s. keeling wrote:
> Koh Choon Lin <firstname.lastname@example.org>:
>> Anyone has an idea what is the release cycle for Debian? I
>> understand six months is the standard for Ubuntu.
> Why? What's wrong with Etch and Lenny? They're both well usable now,
> yes? Are you looking for Lenny features in a "stable" release?
> Debian *takes its time and does it right* (generally speaking).
> That's what Debian's always been about. That's why *buntu exists.
>> Also, when can binary for 4.0r6 be expected to be released?
> When it's right. This is *basic* Debian philosophy. If this doesn't
> work for you, you're either doing it wrong or you're in the wrong
Why do so many defenses of Debian's release cycle length seem to ignore or
skirt the issue of _how_ _much_ is planned to be in each release? (Saying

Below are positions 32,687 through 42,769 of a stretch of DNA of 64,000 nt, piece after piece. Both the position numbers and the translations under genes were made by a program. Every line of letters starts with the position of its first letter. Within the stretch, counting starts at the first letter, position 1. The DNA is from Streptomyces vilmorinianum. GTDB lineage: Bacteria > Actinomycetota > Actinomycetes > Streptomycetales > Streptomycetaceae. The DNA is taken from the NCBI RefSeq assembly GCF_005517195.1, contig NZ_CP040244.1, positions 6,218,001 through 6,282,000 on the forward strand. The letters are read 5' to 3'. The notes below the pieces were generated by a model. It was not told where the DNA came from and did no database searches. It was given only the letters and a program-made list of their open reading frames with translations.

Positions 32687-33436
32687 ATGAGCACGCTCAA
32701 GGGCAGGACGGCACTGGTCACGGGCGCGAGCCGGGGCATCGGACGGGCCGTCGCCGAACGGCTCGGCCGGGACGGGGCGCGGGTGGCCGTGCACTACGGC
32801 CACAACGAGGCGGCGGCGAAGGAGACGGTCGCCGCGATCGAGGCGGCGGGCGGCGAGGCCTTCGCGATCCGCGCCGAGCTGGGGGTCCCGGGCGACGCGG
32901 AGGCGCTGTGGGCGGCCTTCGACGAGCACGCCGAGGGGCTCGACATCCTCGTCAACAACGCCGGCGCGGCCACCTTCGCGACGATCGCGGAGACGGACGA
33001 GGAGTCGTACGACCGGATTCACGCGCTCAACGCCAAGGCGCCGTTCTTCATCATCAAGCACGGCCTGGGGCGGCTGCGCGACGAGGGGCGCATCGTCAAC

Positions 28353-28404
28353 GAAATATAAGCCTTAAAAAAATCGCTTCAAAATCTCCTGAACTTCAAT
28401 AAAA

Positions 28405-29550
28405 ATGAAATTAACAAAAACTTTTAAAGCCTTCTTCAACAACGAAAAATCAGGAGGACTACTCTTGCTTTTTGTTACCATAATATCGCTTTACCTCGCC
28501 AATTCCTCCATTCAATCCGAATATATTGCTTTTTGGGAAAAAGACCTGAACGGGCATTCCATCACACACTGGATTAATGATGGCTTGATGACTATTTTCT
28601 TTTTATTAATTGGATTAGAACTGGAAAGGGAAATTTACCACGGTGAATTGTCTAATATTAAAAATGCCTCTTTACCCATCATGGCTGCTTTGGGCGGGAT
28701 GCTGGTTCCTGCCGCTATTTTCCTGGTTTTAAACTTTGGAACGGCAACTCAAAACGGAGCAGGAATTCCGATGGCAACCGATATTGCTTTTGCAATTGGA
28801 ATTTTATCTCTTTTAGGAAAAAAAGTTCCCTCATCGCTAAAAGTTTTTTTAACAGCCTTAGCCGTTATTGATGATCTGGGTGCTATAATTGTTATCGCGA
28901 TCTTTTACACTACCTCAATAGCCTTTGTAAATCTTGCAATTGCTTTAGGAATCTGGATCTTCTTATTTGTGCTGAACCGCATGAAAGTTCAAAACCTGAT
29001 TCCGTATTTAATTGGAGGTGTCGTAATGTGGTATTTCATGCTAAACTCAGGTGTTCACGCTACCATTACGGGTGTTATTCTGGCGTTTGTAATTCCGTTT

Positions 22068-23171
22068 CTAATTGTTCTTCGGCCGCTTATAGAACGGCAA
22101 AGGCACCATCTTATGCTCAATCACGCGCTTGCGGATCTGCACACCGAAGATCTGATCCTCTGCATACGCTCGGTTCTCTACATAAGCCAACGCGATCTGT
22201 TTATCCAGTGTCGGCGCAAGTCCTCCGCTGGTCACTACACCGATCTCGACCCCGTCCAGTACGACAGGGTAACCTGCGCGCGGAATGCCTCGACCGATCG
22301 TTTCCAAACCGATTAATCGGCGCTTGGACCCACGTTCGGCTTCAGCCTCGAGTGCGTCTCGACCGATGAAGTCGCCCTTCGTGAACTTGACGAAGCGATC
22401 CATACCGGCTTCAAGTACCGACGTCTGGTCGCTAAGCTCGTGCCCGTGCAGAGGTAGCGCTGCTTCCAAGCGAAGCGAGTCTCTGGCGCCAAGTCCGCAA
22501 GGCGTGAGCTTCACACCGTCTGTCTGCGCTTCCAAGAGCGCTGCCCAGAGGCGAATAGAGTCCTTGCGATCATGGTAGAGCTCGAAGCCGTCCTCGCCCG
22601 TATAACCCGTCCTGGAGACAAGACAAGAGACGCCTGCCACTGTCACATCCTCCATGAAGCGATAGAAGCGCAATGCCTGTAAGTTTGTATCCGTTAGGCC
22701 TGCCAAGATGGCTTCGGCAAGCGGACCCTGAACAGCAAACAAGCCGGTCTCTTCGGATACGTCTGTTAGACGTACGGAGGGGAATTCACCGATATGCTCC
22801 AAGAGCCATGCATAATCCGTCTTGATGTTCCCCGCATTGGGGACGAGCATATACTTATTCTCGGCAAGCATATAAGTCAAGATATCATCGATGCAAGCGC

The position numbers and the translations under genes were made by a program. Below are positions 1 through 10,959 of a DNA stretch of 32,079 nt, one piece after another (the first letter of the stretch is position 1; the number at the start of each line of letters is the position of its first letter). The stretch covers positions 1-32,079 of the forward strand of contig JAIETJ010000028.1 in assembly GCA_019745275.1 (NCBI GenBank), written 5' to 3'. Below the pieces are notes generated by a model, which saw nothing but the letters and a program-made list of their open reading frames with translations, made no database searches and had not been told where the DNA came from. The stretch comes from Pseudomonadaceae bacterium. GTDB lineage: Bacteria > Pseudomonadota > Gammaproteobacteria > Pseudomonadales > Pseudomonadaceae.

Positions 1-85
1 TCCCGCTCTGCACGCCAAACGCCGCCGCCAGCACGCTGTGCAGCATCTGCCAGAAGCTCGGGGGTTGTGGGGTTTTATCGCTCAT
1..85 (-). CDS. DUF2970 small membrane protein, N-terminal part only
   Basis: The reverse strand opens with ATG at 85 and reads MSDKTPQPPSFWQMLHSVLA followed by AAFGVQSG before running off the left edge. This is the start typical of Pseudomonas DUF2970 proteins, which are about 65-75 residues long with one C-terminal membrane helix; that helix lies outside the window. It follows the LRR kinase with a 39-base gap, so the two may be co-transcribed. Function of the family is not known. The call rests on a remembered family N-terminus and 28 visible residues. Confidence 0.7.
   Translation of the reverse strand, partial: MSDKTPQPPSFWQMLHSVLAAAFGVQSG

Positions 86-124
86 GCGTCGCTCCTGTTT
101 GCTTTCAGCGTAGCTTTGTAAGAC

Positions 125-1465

"when it's right" still depends on what "it" is--which set of features/
changes are involved.)
If there's only one feature or thing to do, it's easy to say whether
it's done (right) or not.
However, when you're releasing N thousand changes every 18 months or so,
it's arguable that maybe you should be releasing N/2 thousand changes every
9 or 10 months.
Obviously, not everything is simply divisible like that--e.g., a big change
that takes many months to design, implement, and test.
Is Debian's stable release cycle relative long because Debian releases
typically involve big changes that set the minimum time between releases,
or is it because Debian not really attempt to design and make smaller, more
frequent increments in order to keep Debian stable releases from getting so
(relatively) old (while maintaining quality standards)?
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